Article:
When the writers here at the Copper and Blue decided to look at the prospects in the system we made a choice to look at all players under twenty-five and did substantive work on each of the top twenty-five players. One of they players who was among "The Rejects" (and 31st to be exact) was Milan Kytnar. But I think of all those rejects Milan Kytnar is one of the guys with a chance because the numbers we use to measure the effectiveness of players in junior leagues aren't particularly flattering for young Kytnar. Kytnar's team - the Vancouver Giants - were recently eliminated from the WHL playoffs. After the jump I'll take a look at Kytnar's season and, in particular, his play throughout this year's playoffs.
Kytnar is an interesting prospect. The Oilers thought enough of him to sign him to an entry-level contract about one year ago which suggests that they like the player but then they sent him back to junior for an extra season in the WHL which is usually a pretty bad sign. Real prospects usually don't play that extra year in junior. So why did they send him back? In an interview with Kristi Hennessy of oilers.nhl.com Kytnar said that the "Oilers put me back in the juniors to basically improve my offence."
So how's that going? Well, after scoring 64 points in 65 games in 2008-09 with the Saskatoon Blades, Kytnar's regular season saw him score 40 points in 45 games this season, mostly with the Vancouver Giants. And that's not very good for a 20-year old. If you wanted to find some hope as far as offensive progress is concerned, you'd look at Kytnar's performance in the last part of the season. Injuries were a concern for him this season as he dealt with shoulder and rib problems and those may have been detrimental to this early season performance because hrough his first 27 games, Kytnar only scored 16 points which means over his last 18 regular season games he scored 24 points, which is probably much closer to what the Oilers had in mind.
But offence isn't going to be Kytnar's calling card anyway. If he makes it to the NHL it's going to be as a traditional "checker" and maybe as a guy who provides leadership (he was, after all, the captain of Slovakia's fourth place entry in the World Junior Championship in 2009). And this is exactly the role he was playing with the Giants this past season. To illustrate what I mean, we'll look at how he did in each of Kytnar's three playoff series.
In the Kamloops series, Kytnar seems to have been matched up against their top line. Of the seven EV goal events with Kytnar on the ice, four of them took place against the line of C.J. Stretch, Brendan Ranford and Colin Smith, two of the Blazers' top three scorers including their top guy. He also had a SH point in the series, so he’s getting some PK time for sure but didn't have any PP points on five Vancouver PP goals, so he probably wasn’t getting much time there. His most common linemates were Brett Breitkreuz (who was at Edmonton’s Training Camp and used to play for the Oil) with 6/7 EV events, James Henry (4/7) and Connor Redmond (3/7) so he sure wasn't playing with Vancouver's top offensive guys. Nonetheless, he did manage to score one goal and three assists to go along with a +2 at EV (+4 -2) in four games against the Blazers.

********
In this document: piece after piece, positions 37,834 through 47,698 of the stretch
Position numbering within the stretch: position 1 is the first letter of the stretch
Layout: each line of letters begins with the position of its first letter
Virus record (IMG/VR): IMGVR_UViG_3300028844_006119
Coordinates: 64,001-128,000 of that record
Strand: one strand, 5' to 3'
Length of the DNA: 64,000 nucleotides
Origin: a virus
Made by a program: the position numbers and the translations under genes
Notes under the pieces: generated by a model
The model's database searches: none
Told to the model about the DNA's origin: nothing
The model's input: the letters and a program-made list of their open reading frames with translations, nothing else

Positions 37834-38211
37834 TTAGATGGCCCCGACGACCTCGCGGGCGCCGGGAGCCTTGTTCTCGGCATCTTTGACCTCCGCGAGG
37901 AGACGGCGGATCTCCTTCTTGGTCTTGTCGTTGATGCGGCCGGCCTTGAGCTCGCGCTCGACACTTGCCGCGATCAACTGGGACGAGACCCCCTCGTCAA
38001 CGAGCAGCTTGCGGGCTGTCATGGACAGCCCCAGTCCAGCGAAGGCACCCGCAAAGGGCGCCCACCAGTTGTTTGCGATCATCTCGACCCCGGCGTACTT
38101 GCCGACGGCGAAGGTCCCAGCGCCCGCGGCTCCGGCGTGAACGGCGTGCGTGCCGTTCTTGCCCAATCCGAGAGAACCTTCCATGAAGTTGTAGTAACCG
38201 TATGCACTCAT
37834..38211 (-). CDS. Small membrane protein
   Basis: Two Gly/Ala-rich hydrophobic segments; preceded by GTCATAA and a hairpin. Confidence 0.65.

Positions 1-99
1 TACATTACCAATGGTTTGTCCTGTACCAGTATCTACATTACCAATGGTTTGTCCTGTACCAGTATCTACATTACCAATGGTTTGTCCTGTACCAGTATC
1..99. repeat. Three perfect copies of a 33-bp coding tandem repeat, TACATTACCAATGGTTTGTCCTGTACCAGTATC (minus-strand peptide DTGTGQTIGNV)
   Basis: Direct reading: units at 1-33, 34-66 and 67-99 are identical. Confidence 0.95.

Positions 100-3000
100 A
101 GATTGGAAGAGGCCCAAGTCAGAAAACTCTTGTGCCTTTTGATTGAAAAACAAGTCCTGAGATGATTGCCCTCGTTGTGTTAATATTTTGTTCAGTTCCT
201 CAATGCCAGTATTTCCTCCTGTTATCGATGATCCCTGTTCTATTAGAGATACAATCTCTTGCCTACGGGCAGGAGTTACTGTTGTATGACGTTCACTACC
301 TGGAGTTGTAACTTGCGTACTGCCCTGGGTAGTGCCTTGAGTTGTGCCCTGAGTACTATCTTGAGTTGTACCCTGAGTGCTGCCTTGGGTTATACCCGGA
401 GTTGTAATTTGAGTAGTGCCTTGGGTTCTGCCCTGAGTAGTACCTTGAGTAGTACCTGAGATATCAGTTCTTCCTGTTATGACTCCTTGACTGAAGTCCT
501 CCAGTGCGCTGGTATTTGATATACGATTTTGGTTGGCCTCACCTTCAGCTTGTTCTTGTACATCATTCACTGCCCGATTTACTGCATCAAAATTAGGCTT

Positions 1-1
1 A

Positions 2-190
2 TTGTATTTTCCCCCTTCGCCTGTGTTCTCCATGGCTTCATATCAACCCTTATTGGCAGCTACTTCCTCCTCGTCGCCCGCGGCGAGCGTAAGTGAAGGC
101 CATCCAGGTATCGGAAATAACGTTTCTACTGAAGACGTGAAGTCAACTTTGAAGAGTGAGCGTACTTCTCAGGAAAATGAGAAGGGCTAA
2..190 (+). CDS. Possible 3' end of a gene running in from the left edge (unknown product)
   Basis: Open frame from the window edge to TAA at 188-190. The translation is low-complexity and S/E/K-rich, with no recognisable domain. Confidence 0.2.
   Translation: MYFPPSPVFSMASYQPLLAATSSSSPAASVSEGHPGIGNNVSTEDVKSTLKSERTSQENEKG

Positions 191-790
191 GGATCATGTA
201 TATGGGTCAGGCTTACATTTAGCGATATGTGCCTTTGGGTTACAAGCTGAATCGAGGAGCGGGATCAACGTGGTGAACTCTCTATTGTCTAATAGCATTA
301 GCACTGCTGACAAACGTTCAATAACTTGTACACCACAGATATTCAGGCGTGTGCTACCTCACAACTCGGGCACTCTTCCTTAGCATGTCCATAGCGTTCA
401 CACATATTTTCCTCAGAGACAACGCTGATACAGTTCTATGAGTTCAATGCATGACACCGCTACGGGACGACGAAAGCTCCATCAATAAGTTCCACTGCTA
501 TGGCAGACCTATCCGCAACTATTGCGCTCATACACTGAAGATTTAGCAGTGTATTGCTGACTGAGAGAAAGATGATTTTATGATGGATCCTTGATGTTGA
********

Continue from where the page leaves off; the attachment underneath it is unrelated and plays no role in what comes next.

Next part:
In the Portland series there were 11 EV events (some 4-on-4, some 5-on-5) and he again had the other team’s top offensive players as his most common opposition. He had 6/11 EV events against Nino Niederreiter, 5/11 against Brad Ross and 5/11 against Ryan Johansen, so three of their top four scorers. The linemates were more varied this time but he was most often with James Henry (7/11) and Brett Breitkreuz (5/11). Connor Redmond was 0/11 so that 3/7 against Kamloops may have been a fluke. The big change was his point distribution. Kytnar scored one goal and six assists in the six-game series but four of those points came on the power play (out of eight Vancouver PP events) which is a pretty healthy chunk of his offence. He was also -3 in this series at EV (+4 -7) and having a goal against plus per game isn't exactly shutting the other guys down.
The series against Tri-Cities is the toughest to get real information from, mostly because Kytnar played well! He was +1 in the series with only five EV events with Kytnar on the ice over the six-game series (+3 -2). With so few events, Kytnar didn't have more than two against any one (Tri-City) American but he did have 3/5 with Brett Breitkreuz. He only scored three points in the six-game series (and two of those on the power play) but if he was taking on the toughs, it's awfully hard to say he didn't do his job.
In the end, Kytnar managed fifteen points in sixteen playoff games and ended the series even. Now, there's an awfully large chasm between shut-down center in the WHL and shut-down center in the NHL but it seems like that's the path Kytnar is on and that the next step will begin next season in Oklahoma City (unless he gets an invite to play with Slovakia at the WC's which actually seems plausible to me; it would be great to see him play). His NHLE doesn't project a big scorer. If we take his last two years worth of results (regular seasons and playoffs) it projects out to 23 points over 82 NHL games. But if he can develop a bit offensively and actually handle tough opposition, well a 30-point checking center has some value. Unlike many of the other "rejects," I think this guy has a chance.